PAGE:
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Facebook changes mean that Cityville lost 20 million mAUS last week

By on October 18, 2011
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Glance at the Appdata chart for Cityville and you’d be forgiven for thinking that Zynga had a terrible weekend. MAUs fell from around 75 million to around 55 million on a single day.

 

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If you thought the change was more likely to be due to a change in how MAUs were calculated, you’d be right.

Facebook used to measure an MAU as someone who visited an app, before they authenticated. In practice, many developers seem to require people to log in before they use the app. Facebook has decided to redefine MAUs to mean “users who have authenticated” (i.e. logged in.). For more details, check out the bottom of this Facebook blog post.)

This means that fly-by visitors who took one look at an app, decided not to authenticate and moved on will no longer be included in MAUs. Some observations:

  • This will change headline numbers of MAUs, but won’t have a negative impact on the underlying business of games companies. The users who are no longer being measured were not engaged users anyway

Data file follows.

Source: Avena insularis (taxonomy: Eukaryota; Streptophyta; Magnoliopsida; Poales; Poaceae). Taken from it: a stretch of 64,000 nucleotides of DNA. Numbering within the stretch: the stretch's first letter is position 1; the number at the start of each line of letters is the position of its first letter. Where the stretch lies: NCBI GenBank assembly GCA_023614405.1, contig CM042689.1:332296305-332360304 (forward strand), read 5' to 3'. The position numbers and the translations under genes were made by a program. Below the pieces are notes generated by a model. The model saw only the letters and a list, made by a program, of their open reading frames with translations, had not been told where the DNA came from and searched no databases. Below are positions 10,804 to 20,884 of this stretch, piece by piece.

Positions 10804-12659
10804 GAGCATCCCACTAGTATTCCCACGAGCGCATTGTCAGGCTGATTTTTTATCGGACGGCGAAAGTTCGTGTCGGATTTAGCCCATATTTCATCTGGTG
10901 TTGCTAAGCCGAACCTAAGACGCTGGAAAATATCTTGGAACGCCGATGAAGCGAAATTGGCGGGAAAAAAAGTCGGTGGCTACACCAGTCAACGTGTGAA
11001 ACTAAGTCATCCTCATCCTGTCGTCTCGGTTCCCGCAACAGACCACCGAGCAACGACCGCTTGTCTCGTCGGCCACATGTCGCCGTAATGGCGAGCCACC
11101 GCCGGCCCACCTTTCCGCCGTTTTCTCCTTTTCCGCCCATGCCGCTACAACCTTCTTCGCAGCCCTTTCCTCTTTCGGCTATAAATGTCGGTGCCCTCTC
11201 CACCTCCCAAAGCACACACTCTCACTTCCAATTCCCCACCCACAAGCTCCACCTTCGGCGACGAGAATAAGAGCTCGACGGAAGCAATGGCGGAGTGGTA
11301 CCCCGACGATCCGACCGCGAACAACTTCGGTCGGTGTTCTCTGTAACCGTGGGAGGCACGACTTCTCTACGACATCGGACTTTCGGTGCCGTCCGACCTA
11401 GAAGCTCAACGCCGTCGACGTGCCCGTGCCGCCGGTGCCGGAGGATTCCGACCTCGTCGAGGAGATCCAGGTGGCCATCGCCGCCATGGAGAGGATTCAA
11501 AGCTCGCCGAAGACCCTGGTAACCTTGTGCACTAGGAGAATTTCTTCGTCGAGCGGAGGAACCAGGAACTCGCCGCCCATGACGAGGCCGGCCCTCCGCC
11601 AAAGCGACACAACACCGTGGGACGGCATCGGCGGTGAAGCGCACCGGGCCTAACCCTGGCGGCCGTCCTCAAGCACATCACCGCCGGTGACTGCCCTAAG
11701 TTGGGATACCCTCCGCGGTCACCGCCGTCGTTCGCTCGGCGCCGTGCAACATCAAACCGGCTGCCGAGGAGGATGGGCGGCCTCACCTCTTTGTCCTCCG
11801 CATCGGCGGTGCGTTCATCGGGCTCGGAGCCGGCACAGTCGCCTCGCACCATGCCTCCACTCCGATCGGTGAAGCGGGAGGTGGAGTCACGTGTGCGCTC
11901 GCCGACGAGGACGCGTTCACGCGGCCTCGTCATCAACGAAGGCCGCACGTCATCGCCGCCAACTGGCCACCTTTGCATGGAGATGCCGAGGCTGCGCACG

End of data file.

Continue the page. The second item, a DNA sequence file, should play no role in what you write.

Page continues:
• This change should improve the DAU/MAU ratio that has been falling fast through the summer. Caveat: if DAUs were just as overstated as MAUs, nothing will change. I will keep an eye on these metrics, and if it merits a change to the GAMESbrief free-to-play forecasting spreadsheet, I’ll let you know.
  • I don’t fully understand the definition of “authentication” in a technical sense, but these changes suggest that 20 million users landed on the Cityville page, took one look and left in a single month. That’s a lot of users that Zynga paid to acquire who then left.

The DAU/MAU chart for Cityville shows that the changes have lifted the engagement rate from around 18 to around 22. So far, it is looking like MAUs are now a better measure of who is actually playing the game, which is good thing for understanding the underlying business.

But it has just got a lot harder to reach 100 million MAUs again.

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About Nicholas Lovell

Nicholas is the founder of Gamesbrief, a blog dedicated to the business of games. It aims to be informative, authoritative and above all helpful to developers grappling with business strategy. He is the author of a growing list of books about making money in the games industry and other digital media, including How to Publish a Game and Design Rules for Free-to-Play Games, and Penguin-published title The Curve: thecurveonline.com